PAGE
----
How Design Saves a Song and Pulls the Audience In

When you talk about the form or design of a song, most people understand that you’re likely talking about the overall structure of a song — the verse-chorus-other aspect. Non-musicians likely know that most songs will move from the intro to the verse to the chorus, and then they might know to expect to hear a pre-chorus or bridge.

It’s actually worth thinking about why songs have verses and choruses. Not all do, of course; some (“The Rose” – Amanda McBroom) just feature verses and nothing else. But the vast majority of popular songs are structured in such a way that we easily hear the verse moving to something else.

In most cases, a song’s design is a major part of its success or failure. A song’s design will pull an audience in if it’s working well, or will repel a listener if it isn’t.

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The answer to why songs have verses and choruses, as well as other miscellaneous optional sections, is that it creates a pleasant sense of tension and release… of artistic variety.

In music, tension is created when something sounds either unresolved or incomplete. The release comes from the resolution or completion.

The tension and release aspect of music often comes as a surprise to listeners. Sometimes the audience doesn’t realize tension has been building at all until it resolves itself.

Adele’s single, “Water Under the Bridge” from her “25” album, is a great song to use as a model for how tension, release, and basic issues of song form work to entice an audience to keep listening:

It’s a song that displays a lot of cohesion from beginning to end. Yes, you can hear it move from one section to the next, but not a lot changes. The feel of the song stays remarkably stable and unchanging as it progresses.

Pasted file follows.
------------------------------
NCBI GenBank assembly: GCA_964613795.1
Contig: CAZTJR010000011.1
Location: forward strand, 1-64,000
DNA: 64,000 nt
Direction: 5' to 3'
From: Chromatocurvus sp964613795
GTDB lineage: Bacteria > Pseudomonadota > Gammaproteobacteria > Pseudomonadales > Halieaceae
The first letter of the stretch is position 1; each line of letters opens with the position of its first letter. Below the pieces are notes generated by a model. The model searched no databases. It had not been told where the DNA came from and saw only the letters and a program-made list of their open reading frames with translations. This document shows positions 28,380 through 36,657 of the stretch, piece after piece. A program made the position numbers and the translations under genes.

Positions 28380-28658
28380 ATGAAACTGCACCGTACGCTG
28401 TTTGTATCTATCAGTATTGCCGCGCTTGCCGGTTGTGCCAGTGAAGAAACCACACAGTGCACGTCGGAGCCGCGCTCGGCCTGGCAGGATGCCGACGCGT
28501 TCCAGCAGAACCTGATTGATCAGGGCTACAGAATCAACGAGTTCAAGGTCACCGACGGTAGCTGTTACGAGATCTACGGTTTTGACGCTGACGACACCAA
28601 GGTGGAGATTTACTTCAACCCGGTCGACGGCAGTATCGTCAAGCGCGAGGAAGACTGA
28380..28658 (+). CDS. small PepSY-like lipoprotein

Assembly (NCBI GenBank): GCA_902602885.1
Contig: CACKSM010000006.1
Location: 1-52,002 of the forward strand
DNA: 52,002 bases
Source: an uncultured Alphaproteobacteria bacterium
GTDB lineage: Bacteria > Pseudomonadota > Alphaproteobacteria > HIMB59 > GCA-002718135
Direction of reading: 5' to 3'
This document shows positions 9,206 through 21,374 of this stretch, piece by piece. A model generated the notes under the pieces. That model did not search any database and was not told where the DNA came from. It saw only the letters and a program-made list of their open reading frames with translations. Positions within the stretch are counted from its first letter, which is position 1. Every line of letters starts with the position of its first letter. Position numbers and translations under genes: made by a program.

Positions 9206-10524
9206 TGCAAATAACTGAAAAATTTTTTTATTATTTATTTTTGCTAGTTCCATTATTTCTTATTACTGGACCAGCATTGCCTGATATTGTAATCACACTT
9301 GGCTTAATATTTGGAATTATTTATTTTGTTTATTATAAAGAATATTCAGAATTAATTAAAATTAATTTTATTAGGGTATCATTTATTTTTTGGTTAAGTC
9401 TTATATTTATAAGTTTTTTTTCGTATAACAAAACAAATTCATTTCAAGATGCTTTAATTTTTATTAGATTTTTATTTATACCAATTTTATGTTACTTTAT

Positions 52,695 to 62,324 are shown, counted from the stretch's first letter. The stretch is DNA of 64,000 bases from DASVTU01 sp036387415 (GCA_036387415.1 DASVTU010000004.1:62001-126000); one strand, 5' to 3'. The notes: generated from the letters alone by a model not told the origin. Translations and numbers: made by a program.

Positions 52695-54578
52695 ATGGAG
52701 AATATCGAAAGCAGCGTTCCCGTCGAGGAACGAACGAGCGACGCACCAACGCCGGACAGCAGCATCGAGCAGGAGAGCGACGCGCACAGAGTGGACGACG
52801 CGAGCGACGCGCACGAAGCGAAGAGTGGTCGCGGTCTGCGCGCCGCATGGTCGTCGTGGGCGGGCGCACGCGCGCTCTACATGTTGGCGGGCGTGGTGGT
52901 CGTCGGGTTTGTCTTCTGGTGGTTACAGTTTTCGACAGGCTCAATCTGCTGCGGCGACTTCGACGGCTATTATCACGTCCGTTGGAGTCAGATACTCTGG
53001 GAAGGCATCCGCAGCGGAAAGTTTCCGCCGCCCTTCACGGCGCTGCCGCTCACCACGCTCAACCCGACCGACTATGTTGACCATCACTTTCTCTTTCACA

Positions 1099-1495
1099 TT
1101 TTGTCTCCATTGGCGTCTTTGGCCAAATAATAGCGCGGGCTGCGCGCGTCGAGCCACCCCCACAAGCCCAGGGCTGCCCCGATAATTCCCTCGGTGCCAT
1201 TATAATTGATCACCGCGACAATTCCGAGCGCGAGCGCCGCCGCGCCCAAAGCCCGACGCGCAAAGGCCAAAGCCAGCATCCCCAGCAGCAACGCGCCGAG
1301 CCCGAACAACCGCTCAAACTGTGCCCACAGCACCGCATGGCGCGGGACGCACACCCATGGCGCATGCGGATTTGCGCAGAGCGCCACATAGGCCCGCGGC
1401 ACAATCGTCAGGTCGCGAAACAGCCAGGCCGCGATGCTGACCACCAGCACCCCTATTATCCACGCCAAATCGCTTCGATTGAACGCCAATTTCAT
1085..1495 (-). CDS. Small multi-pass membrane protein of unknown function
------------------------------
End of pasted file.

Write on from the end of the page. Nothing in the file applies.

So where’s the tension and release that’s supposed to be pulling people in? It’s done in the best way possible: with subtlety.

Let’s take a look at some of the different song elements in “Water Under the Bridge”, and identify the ways in which listeners feel compelled to keep listening.

1. Formal design.

The song presents itself as a nothing-out-of-the-ordinary kind of shape. We hear what we assume to be a standard verse, with a repeating melodic fragment and a repeating chord progression. Our instincts tell us that the chorus is on the way, and that’s a good thing.

We don’t know (at least not right away) that we’re going to be taken through a pre-chorus first, but that only serves to heighten the pleasant sense of tension I mentioned earlier. Good song form is not just about moving from one section to another, but of creating a sense of anticipation, and that’s what “Water Under the Bridge” does so well. The pre-chorus delays the arrival of the chorus, and that’s the tension.

2. Chords

The song is in Eb major, but the verse and pre-chorus chords avoid that chord entirely. It’s a nice little turn-around — Ab  Fm  Cm  Bb — and even though most listeners don’t have the theory background to know that those chords all come from the key of Eb major, our cultural understanding of chords makes us “hear” Eb, even though it’s not being played. It’s like seeing a picture of your neighbourhood without seeing your own house: you still know your house is there!

In the chorus, the chords finally give us the resolution and release our ears have been waiting for: Eb  Fm  Cm  Ab, a progression that keeps returning to Eb. She makes us wait for more than a minute to hear that arrival of the Eb (tonic) chord, but it feels worth the wait.

3. Melodic Shape

In the verse, the shape of the main melodic features both up and down movement, but I think we hear the upward shape as being most noticeable:

Water Under the Bridge - Verse Melodic Shape

In the pre-chorus, that shape changes so that we hear downward direction as being a bit more prominent:

Water Under the Bridge - Pre-chorus Structure

The chorus melody features both up (“If you’re going to let me down”) and down (“…let me down gently…”). That juxtaposition of up and down is a standard and well-used technique for getting the most out of melodic tension and release, and it comes naturally to most good songwriters.

There is a lot more that song form does for building tension and release, such as a verse lyric that describes a situation (“If you’re not the one for me/ Why do I hate the idea of being free?”), switching to a chorus lyric that taps a bit more into our emotions: “If you’re going to let me down, let me down gently…”

When all is said and done, good song design is all about creating conflict and tension, in the best, most artistic sense of those words, and then offers a chance for the listener to experience a release or resolution.

The difficulty is that a song that works well usually sounds static and cohesive from beginning to end. So all the tension and release that you provide in your own song needs to be done with subtlety.

Gary EwerWritten by Gary Ewer. Follow Gary on Twitter

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